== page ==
Personal info

  • Name: Charles Henry LUMLEY
  • D.O.B: 2nd Jan, 1824
  • D.O.A: 8th Sep, 1855
  • D.O.D: 17th Oct, 1858
  • Award: Victoria Cross
  • Occupation at time of action: Captain, 97th (Earl of Ulster’s) Regiment of Foot
  • Book: The Complete History - Volume 1
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The Second Assault on the Redan, Russia 8 September 1855

8 September 1855

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The Crimean War 

On 8 September 1855 the Allies launched what was to prove their final attack on Sevastopol. The second British assault on the Redan at first appeared to be making some progress. Lieutenant Colonel F F Maude of The Buffs led his men including Private J J Connors into the Redan. Some of the 90th Regiment, amongst whom was Sergeant A Moynihan, and the 97th Regiment, including Captain C H Lumley, also made it into the stronghold. However, they found it impossible to maintain their position and all were forced to withdraw. In consequence, as with the first assault on the Redan (qv), apart from those who received awards for their gallantry in the attack, like those referred to above and Sergeant L O’Connor (qv), 23rd Regiment, a number of Citations specifically referred to bravery in rescuing wounded men. Captain G Davis and Bombardier D Cambridge RA, and Assistant Surgeon T E Hale 7th Regiment, assisted amongst others Captain H M Jones (qv). Assistant Surgeon H T Sylvester and Corporal R Shields, 23rd Regiment, distinguished themselves by rescuing the mortally wounded Lieutenant Dyneley. On the evening of the 8th, Corporal J Ross (qv), Royal Sappers and Miners, who had gone out to look for some of his company who were missing, crept into the Redan and discovered that the Russians had withdrawn from the fortification. That same day the French had attacked and captured the Malakov to the east of the Redan. This effectively rendered Sevastopol indefensible and the following day the Russians evacuated the City after a siege lasting eleven months. Other than a few minor actions this brought the Crimean War to an end.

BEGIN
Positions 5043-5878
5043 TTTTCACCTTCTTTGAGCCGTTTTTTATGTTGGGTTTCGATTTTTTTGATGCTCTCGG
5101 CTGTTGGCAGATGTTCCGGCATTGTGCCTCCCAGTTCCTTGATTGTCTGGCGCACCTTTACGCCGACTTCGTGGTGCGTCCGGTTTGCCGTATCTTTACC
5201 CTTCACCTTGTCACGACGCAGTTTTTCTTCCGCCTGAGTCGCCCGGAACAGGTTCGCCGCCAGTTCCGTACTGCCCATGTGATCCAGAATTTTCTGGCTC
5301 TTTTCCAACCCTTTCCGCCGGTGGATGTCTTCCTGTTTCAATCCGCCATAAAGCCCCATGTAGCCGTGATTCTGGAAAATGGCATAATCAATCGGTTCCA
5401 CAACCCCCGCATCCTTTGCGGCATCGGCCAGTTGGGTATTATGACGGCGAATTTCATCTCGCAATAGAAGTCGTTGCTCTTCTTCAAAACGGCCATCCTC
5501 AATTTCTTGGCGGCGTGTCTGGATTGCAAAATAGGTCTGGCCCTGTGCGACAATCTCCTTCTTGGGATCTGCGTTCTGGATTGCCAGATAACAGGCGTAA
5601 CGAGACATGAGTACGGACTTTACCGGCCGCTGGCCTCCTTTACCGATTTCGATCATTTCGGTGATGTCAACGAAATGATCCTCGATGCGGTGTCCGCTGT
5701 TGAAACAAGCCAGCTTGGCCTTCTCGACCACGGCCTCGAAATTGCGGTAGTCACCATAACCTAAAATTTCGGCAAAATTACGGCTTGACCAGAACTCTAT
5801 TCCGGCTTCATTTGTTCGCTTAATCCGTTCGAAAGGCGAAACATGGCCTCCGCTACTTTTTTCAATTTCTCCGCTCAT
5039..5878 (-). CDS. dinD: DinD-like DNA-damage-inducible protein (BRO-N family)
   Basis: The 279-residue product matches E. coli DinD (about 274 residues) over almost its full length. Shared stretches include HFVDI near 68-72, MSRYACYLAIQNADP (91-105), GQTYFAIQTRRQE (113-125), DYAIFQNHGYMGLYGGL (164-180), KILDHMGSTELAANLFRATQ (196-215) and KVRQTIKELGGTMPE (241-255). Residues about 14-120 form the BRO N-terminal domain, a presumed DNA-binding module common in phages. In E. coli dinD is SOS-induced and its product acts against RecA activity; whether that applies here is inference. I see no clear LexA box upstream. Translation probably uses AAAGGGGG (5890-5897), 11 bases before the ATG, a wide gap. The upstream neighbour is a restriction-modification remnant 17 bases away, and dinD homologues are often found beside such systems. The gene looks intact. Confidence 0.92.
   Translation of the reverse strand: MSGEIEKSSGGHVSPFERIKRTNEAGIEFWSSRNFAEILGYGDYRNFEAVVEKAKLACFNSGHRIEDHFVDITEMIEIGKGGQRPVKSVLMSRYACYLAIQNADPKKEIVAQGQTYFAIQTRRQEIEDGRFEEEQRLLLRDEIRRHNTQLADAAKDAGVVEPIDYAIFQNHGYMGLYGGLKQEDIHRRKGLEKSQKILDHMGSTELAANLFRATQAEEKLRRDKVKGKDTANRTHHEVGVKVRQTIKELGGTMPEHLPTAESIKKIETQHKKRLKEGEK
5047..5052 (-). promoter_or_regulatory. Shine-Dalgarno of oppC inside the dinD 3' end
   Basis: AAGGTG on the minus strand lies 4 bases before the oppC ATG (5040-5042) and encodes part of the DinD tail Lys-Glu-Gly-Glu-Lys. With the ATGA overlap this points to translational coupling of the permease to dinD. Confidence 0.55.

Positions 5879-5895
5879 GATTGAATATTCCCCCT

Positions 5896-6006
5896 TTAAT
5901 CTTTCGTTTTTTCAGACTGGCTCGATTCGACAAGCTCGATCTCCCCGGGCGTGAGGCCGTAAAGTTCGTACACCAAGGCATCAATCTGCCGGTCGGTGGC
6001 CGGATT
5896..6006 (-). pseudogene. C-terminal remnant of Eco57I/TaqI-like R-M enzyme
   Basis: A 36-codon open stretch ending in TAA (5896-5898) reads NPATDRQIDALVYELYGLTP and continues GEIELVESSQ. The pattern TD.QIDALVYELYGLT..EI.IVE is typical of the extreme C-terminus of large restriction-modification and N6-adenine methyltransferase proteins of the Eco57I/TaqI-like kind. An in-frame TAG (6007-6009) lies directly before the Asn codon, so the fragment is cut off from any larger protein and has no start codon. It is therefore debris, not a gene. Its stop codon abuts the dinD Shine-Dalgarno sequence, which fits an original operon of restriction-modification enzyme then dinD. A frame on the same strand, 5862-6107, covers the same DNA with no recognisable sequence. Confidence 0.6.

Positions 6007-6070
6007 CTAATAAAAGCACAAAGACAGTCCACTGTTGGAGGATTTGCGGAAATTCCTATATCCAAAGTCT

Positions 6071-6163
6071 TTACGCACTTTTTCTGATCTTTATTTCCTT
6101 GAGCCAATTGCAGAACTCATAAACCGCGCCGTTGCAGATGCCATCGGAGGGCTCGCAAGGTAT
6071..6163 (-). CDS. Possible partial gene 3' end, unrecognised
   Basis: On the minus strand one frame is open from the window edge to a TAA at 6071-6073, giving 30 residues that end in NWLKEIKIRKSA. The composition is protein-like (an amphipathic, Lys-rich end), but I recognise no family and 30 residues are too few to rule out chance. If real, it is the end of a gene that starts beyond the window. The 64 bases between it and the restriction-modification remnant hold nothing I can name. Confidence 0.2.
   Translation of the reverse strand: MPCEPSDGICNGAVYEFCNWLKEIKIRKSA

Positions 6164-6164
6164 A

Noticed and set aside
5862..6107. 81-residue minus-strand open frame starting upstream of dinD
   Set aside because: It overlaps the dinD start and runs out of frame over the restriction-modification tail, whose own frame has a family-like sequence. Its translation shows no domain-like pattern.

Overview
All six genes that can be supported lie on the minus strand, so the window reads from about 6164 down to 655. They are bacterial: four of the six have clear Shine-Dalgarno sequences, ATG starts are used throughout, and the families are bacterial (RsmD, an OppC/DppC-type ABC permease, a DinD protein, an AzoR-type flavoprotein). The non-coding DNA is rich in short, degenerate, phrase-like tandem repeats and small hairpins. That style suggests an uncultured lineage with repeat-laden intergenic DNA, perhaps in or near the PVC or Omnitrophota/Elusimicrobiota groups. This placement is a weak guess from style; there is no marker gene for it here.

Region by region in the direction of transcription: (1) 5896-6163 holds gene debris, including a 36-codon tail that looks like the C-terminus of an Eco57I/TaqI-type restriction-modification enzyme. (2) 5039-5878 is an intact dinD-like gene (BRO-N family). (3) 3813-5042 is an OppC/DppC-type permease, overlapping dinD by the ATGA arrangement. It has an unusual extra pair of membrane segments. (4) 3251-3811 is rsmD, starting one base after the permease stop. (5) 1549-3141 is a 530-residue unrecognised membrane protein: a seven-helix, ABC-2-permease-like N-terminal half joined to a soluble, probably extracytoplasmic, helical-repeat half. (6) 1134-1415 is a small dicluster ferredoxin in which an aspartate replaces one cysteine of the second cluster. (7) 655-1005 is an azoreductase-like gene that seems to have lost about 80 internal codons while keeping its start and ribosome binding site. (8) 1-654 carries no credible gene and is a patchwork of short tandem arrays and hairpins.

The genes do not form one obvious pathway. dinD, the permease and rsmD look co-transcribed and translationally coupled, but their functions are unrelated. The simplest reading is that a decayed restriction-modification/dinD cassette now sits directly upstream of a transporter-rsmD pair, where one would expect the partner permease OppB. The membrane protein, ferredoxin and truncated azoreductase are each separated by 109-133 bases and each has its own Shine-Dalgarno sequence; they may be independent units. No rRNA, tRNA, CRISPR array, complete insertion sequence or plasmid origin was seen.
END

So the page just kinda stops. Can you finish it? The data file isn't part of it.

Citation

 For having distinguished himself highly by his bravery at the assault on the Redan, 8th September, 1855, being among the first inside the work, where he was immediately engaged with three Russian gunners reloading a field piece, who attacked him; he shot two of them with his revolver, when he was knocked down by a stone, which stunned him for the moment, but, on recovery, he drew his sword, and was in the act of cheering the men on, when he received a ball in his mouth, which wounded him most severely. 

Supplement to The London Gazette of 24 February 1857. 24 February 1857, Numb. 21971, p. 661

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